City Administrator To Give Update at Tuesday’s Common Council Meeting
For many years, the City of Marshfield has struggled with communications, whether it be communicating to citizens about topical issues or educating on City services, and recent discussions by a City Communications Team have so far failed to produce a sustainable solution.
“It’s not that the City is falling short of legal requirements in providing notifications of meetings, public hearings, ordinance changes, etc., but rather that there should be a more intentional effort to promote and encourage active two-way communication with our citizens and foster true civic engagement,” City Administrator Steve Barg told FOCUS in April of this year.
Ten years ago, a communications committee was formed to discuss how to better organize communication between government and its citizens, but discussion did not lead to any tangible outcomes.
In February of this year, efforts to improve communication were renewed when Mayor Chris Meyer appointed a Communications Team to better examine the current situation and to develop a comprehensive communications plan for the City moving forward.
At the meetings, Team members have been joined by City department heads to better understand how they currently approach their role in City communications and how their role can be developed/assisted moving forward.
“A key component of being an effective leader is the ability to communicate with those around you, both staff and the citizens we serve,” said Marshfield Fire & Rescue Chief Scott Owen, a regular attendee at the Communications Team meetings. “By keeping the lines of communication open, I have been able to keep my staff up to date on happenings within the department and city, as well as informing the public on different aspects of our department.”
Charged with identifying which information the public wants and needs to have communicated to them, ensuring that information is communicated timely and accurately, and defining which mediums to use for communication, the Communications Team has met five times since April to develop a course of action.
After five meetings, with the most recent taking place on July 17, the team established three main goals for the City:
- To communicate more regularly and comprehensively.
- To focus efforts using a “targeted” approach.
- To identify responsible person(s) to accomplish this.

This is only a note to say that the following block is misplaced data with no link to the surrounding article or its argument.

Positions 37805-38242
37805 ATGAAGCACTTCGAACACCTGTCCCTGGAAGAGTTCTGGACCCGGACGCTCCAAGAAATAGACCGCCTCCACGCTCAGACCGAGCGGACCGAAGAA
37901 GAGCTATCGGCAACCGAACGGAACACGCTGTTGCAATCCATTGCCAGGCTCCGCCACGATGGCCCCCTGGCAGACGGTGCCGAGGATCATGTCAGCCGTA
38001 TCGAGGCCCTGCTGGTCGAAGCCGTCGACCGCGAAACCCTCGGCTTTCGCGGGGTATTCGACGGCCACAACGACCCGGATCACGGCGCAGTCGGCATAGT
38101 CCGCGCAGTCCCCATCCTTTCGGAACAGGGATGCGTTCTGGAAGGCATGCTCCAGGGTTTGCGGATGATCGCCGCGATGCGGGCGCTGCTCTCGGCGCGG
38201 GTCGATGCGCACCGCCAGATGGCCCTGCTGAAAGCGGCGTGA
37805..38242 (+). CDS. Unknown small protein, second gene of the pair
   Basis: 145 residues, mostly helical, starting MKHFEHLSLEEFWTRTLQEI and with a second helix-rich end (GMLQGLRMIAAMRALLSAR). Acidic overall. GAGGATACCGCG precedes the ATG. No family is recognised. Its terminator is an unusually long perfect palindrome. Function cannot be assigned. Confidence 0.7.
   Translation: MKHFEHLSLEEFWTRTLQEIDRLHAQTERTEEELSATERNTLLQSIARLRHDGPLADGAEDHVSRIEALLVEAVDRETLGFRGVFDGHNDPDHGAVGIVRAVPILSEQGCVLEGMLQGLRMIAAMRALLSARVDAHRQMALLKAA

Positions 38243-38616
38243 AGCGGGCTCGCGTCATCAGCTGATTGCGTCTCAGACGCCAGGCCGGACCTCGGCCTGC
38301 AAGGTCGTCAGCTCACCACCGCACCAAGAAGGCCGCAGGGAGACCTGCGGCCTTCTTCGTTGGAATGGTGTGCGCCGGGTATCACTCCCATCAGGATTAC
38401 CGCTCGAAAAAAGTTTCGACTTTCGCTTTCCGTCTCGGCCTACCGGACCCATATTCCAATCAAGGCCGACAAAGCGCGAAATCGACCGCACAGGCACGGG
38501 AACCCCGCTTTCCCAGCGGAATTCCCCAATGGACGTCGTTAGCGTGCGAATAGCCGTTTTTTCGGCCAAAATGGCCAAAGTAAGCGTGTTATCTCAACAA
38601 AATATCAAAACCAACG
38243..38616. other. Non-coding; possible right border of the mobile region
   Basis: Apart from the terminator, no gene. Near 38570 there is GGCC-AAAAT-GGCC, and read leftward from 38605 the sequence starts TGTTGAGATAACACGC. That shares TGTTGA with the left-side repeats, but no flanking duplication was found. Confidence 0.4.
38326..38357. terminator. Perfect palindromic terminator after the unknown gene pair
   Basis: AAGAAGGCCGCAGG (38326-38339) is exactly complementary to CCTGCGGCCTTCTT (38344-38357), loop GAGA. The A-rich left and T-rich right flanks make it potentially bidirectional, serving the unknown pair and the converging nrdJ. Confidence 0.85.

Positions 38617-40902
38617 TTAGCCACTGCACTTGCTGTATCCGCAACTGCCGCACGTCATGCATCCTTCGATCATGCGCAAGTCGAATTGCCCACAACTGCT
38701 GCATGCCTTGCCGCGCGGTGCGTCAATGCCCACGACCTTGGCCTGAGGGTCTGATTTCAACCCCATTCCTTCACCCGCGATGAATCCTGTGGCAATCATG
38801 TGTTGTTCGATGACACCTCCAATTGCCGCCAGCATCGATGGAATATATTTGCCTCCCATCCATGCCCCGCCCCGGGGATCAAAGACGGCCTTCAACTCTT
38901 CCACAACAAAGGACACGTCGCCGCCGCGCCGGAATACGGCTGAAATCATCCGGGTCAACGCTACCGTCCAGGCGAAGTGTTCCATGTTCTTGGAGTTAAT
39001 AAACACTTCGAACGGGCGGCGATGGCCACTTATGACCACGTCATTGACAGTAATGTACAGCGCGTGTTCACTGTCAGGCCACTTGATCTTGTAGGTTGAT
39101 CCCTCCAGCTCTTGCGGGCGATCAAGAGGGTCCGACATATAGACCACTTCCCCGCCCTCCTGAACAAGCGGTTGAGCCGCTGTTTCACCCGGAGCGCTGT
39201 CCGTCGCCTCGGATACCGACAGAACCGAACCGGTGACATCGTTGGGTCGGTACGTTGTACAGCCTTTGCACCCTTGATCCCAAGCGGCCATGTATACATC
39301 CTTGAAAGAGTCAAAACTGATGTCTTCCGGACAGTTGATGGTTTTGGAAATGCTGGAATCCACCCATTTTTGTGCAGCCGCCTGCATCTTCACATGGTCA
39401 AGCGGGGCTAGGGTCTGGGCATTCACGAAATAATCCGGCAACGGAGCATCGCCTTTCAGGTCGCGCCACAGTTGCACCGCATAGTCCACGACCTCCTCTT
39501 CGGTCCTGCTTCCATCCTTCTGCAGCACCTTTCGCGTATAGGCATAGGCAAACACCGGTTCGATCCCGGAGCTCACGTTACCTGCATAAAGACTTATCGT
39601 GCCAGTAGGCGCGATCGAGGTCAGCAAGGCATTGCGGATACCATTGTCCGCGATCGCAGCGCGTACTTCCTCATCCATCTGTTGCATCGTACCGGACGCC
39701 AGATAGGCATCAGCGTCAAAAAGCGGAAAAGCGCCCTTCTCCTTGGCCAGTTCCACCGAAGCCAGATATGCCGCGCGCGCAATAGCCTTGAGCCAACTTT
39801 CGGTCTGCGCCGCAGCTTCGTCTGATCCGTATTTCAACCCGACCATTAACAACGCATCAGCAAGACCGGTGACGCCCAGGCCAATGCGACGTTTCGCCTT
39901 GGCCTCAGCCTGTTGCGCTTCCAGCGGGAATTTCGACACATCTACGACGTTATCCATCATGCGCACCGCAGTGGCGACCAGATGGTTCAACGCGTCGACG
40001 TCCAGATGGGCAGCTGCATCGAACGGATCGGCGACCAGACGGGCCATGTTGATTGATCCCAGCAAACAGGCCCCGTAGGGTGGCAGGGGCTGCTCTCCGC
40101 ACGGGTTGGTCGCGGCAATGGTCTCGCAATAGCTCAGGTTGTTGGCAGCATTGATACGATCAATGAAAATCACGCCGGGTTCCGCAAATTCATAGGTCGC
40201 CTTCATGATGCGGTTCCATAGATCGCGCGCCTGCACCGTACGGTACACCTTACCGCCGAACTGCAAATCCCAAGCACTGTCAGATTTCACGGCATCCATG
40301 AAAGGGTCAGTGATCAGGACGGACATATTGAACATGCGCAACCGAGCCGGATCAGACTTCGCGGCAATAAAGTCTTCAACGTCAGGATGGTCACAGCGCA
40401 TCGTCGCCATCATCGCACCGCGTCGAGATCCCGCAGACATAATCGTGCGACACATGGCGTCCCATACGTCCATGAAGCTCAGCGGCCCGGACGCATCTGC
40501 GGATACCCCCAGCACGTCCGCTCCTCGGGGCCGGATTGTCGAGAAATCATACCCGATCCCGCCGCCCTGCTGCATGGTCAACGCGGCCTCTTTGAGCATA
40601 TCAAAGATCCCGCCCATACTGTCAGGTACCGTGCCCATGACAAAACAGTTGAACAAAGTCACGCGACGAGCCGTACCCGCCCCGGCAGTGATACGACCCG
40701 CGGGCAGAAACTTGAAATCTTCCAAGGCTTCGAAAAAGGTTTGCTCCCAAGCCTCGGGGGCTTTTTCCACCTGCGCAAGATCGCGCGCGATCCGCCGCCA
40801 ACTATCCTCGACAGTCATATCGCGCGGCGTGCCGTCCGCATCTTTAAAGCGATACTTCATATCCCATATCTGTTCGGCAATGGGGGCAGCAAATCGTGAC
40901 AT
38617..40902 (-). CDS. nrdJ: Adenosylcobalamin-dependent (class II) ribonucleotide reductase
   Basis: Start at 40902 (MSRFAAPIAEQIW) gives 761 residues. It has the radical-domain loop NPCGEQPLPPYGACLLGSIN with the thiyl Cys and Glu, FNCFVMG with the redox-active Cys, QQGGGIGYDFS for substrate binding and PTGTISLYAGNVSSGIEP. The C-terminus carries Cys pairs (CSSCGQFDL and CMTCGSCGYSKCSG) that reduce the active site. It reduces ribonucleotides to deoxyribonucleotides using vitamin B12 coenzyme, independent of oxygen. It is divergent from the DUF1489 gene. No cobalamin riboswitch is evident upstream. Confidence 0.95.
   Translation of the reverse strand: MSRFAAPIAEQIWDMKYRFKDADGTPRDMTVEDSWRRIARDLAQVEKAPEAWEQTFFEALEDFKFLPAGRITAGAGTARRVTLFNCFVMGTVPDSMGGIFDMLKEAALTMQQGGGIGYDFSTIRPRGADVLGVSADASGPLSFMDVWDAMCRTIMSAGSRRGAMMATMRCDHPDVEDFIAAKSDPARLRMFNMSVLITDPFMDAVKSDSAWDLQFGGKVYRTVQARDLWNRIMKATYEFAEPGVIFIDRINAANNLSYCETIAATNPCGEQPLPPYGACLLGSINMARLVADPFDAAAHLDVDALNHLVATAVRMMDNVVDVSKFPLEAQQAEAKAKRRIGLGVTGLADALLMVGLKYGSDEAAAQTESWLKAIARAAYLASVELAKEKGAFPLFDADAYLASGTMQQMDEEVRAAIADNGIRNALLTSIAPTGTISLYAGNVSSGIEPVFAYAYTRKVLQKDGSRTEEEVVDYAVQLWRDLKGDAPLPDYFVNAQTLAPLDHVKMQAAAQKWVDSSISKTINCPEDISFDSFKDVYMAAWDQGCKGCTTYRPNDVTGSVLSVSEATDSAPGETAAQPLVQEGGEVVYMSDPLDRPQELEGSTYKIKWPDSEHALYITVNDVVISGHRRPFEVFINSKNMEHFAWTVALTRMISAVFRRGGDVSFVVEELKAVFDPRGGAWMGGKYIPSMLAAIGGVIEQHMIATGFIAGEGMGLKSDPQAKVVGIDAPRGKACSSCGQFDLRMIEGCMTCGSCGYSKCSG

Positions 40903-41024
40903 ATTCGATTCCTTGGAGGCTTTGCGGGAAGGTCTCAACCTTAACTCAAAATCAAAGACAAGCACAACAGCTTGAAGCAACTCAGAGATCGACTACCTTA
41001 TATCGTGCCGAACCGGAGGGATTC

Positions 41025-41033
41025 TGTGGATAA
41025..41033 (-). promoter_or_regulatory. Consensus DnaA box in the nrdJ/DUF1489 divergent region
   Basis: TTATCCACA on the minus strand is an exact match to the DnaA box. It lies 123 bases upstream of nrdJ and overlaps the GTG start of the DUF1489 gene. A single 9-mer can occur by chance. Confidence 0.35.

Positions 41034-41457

Also at these meetings, there was much discussion regarding the staffing and/or other resources needed to meet the identified needs. Some members suggested that, unless a communications professional is hired as a full-time employee, this effort will fall short. Others have exposed significant flaws to hiring just one individual, instead promoting that the City is able to achieve the desired outcomes through modification of existing resources and without the use of additional taxpayer dollars.
Marshfield Community Television (MCTV) has been the subject of discussion, and current coordinator Branden Bodendorfer of Tri-Media (which also operates FOCUS) cautions that hiring a full-time person could result in reducing or eliminating community programming through MCTV. Instead, he has proposed a creative solution to City communications, one which he encourages the Communications Team to seriously consider.
“As a committee member and a leader in communications in the community, it’s concerning to see the City has not addressed how to create engaging content that the citizens can interact with,” said Bodendorfer. “The focus lately has been on establishing a reason to have a full time person in this role, instead of establishing a strategy in which someone in this role could succeed.”
With pros and cons to each outcome, and considerably more questions than answers, more discussion is required before a course of action can be recommended.
On Monday, July 24 at 5:00pm, the Cable TV Committee holds its regular monthly meeting, and the proposed replacement of equipment will be reviewed. On Tuesday, July 25 at 7:00pm, Barg will give an update to the Mayor and City Council.